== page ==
Review By Dean Bielanowski  Chris Vesper Website -

Chris Vesper's Marking Gauge

By Dean Bielanowski

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Chris Vesper is a quality hand tool maker based in Melbourne, Australia. We have already reviewed his unique joinery knife on this website, and it proved to be a hand tool of the highest quality and finish, not to mention function too! Today we are looking at his Marking Gauge, and it too has many unique features.

Chris Vesper Marking Gauge
A marking gauge is a very handy tool to make accurate marks on timber parallel to an edge. They are the perfect tool for marking things like mortises, or marking the edge of cuts where repetition or parallelism is required.

The gauge we reviewed was made from Tasmanian Blackwood, and the figure is simply stunning (see photos), but the gauges are also available in either Sheoak or Beefwood, and for additional cost, in Black Red Gum or Lace Sheoak, so for the hand tool collectors, or those who like to choose how the tool "looks", you have a choice of preferred timbers to choose from. But no matter which species of material you select, the material used will be of the highest quality and figure available. Chris doesn't skimp on materials when it comes to his hand tool business. Only the finest materials are used.

Now, the first and major feature you will notice on these marking gauges is the unusual head design. Most marking gauges in the past, and indeed in the present, feature either a square, rectangular, or rectangular oval shaped head. Chris Vesper's gauge moves away from tradition with his gauge head design, which is larger and shaped for comfort. It has somewhat of a pear-shaped top with indents below the apex of the head that comfortably houses your thumb and forefinger to grip the gauge head. The thicker head also allows a solid grasp which is necessary for both smooth and accurate marking. The symmetrical design means the gauge can be used equally effectively for both left and right handed users.

The brass locking knob engages brass plugs to prevent wear in the threads, and this pushes against a captive brass pressure plate which clamps against the gauge's bar so it offers clamping of the head to the bar without marking or damaging the bar, as the force is spread over a wider surface area. The head locks to the bar at three different points which provides a very secure hold that resists twisting or wobbling of the bar in use.

The imbedded brass face on the head measures 90mm in length and provides a flat, straight surface for accurate reference against a board edge or face.

The bar itself measures around 250mm in length and houses the steel cutter. The cutter itself is shaped/ground from tool steel and allows the finest marking edge both with and across the grain of timber without any wandering. The cutter can be adjusted for angle, depth or replaced entirely by accessing the screw at the end of the bar. The user can mark sizes from zero (thanks to a recess milled in the gauge head which houses the body of the steel cutter) up to roughly 200mm, so there is plenty of capacity to handle just about all your marking needs, unless you are making furniture for the incredible hulk or jack's beanstalk giant from massively thick material!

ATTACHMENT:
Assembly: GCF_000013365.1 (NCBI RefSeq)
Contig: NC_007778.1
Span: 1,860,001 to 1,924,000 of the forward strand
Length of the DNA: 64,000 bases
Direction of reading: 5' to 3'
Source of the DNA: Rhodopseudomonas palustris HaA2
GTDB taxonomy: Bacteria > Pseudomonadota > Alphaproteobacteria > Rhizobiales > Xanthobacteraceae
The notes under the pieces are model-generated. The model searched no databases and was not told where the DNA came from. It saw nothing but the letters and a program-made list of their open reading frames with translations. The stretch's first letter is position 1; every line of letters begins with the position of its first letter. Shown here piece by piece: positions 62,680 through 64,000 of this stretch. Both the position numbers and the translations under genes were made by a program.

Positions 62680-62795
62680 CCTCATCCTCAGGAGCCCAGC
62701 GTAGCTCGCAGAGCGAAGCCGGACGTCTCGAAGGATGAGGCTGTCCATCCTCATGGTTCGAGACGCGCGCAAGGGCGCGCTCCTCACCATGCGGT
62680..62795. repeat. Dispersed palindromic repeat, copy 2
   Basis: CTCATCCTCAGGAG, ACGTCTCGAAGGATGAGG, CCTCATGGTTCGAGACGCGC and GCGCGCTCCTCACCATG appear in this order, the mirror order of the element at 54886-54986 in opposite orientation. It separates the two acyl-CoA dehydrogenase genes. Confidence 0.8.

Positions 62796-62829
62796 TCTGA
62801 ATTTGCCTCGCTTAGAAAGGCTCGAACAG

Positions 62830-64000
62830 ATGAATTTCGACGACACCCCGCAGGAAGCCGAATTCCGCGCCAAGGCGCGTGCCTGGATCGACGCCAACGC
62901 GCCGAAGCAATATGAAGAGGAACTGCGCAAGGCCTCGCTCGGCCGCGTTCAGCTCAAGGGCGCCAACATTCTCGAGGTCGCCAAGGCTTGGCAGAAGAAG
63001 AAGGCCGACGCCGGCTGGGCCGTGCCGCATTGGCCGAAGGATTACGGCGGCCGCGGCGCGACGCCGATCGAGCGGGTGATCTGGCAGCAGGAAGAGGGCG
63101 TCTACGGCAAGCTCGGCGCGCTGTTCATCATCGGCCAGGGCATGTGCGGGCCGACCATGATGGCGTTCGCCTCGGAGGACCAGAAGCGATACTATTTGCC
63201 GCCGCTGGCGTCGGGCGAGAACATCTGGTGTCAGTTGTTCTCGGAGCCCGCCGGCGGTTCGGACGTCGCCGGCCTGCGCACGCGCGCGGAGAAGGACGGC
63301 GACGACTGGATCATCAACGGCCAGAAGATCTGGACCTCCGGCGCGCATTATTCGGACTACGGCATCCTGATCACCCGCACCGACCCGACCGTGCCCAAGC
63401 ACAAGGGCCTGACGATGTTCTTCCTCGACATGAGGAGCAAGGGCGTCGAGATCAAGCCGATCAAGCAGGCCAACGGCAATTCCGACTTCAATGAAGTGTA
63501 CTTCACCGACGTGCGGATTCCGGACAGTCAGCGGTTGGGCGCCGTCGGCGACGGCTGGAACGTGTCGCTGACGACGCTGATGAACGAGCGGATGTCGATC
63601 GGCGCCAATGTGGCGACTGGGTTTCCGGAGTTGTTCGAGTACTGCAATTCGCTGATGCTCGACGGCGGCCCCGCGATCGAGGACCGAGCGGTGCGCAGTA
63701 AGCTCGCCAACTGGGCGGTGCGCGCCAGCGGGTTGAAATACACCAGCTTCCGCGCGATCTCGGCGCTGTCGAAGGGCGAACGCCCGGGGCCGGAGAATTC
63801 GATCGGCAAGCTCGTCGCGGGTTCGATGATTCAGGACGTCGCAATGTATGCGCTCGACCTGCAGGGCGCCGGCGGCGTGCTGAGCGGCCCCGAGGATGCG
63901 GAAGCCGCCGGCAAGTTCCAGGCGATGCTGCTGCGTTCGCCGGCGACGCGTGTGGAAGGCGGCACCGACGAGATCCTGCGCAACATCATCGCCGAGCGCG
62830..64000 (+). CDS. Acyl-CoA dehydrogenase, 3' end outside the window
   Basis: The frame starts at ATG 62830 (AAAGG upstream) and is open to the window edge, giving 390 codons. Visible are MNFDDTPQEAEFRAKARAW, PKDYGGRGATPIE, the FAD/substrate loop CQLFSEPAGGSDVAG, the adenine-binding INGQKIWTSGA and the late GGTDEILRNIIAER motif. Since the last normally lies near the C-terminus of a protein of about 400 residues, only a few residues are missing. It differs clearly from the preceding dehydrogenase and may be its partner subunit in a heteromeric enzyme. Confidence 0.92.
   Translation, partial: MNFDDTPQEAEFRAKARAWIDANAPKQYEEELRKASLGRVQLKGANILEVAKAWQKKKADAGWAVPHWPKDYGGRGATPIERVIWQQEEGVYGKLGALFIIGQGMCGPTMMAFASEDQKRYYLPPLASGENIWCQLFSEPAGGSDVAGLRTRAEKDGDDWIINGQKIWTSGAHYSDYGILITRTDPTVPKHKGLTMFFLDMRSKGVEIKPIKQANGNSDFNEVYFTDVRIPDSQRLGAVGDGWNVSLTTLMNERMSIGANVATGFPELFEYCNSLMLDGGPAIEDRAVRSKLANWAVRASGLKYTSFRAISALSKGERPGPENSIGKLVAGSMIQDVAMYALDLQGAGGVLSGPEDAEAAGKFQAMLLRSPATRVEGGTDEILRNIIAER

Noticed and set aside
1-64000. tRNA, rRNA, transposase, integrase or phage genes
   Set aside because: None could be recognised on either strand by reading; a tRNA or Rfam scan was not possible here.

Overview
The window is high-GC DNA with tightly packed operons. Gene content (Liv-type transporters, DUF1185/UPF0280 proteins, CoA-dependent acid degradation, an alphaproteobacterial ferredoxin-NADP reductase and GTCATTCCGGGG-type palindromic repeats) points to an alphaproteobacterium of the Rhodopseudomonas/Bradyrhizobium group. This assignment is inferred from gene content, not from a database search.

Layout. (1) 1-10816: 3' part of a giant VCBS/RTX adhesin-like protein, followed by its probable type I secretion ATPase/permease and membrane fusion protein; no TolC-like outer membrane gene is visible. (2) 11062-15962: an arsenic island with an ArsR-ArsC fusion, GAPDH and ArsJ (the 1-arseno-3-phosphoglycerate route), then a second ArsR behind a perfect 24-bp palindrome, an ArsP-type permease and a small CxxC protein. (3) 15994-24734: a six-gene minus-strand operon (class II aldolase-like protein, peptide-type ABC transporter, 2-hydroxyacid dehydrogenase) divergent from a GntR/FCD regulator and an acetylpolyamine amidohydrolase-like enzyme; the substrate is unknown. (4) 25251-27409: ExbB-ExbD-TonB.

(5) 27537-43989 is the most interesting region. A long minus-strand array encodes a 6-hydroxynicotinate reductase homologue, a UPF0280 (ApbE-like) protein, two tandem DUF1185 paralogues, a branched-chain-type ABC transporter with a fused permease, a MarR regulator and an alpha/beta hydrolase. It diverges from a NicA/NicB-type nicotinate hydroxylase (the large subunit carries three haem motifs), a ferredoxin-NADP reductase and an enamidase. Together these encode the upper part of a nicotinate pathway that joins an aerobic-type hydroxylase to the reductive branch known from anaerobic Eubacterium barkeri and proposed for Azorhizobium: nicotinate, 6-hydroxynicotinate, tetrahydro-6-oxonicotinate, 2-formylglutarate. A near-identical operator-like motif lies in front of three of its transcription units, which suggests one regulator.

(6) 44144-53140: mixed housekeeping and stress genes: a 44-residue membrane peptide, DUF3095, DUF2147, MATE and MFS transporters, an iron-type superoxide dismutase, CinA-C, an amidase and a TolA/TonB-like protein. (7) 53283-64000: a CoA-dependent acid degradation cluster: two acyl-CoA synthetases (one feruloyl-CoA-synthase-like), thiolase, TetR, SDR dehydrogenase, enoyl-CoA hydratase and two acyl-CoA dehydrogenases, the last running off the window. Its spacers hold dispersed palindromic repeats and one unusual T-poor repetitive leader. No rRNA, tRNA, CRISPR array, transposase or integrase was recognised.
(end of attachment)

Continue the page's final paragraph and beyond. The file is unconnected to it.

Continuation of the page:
In Use
When you first grasp the tool, you pretty much instantly assume a good grip because of the head design. The head shape also allows marking equally effectively by pushing or pulling the tool over the wood surface. The adjustment knob is large and easy to manipulate and you can make small distance adjustments and secure the gauge head again easily with just one hand. As mentioned above, there was virtually no noticeable wander of the marking line/cutter when marking both across or with the grain, on both hardwoods and softwoods. The tool really seems to instil confidence, and its size and design almost relieves those fears that your hand will slip from the tool and give you a nasty gash, as can be realized when using some wheel marking type tools. The gauge can also be used without having to angle the head in most cases, and exhibits virtually no chattering when referenced against a clean board edge or face.

Marking a parallel line in softwood

Marking for a mortise in hard Jarrah

A set of markings shows nice straight lines. The waviness of the
lines you might see is a result of the camera lens shape/curve.

It really is a nicely crafted marking tool. It has now replaced my wheel marking gauge as my preferred tool of choice for parallel marking tasks, plus it certainly looks a LOT better too! Like Chris's joinery knife, this too is a great tool and performs the functions it is designed to do very well. It retails for AUD$198.
Well done Chris! 

Available to Order through these Companies...
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In Australia

Direct from Chris Vesper



Marking Gauge Photos
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The marking gauge components

Flat brass face

Steel cutter and locking screw adjuster

Large knurled brass knob to secure bar to gauge head

Note the recess in the head that houses the steel cutter, allowing distances down to zero to be marked

The assembled gauge

How I hold the gauge, which is probably the standard grip, and the most comfortable!

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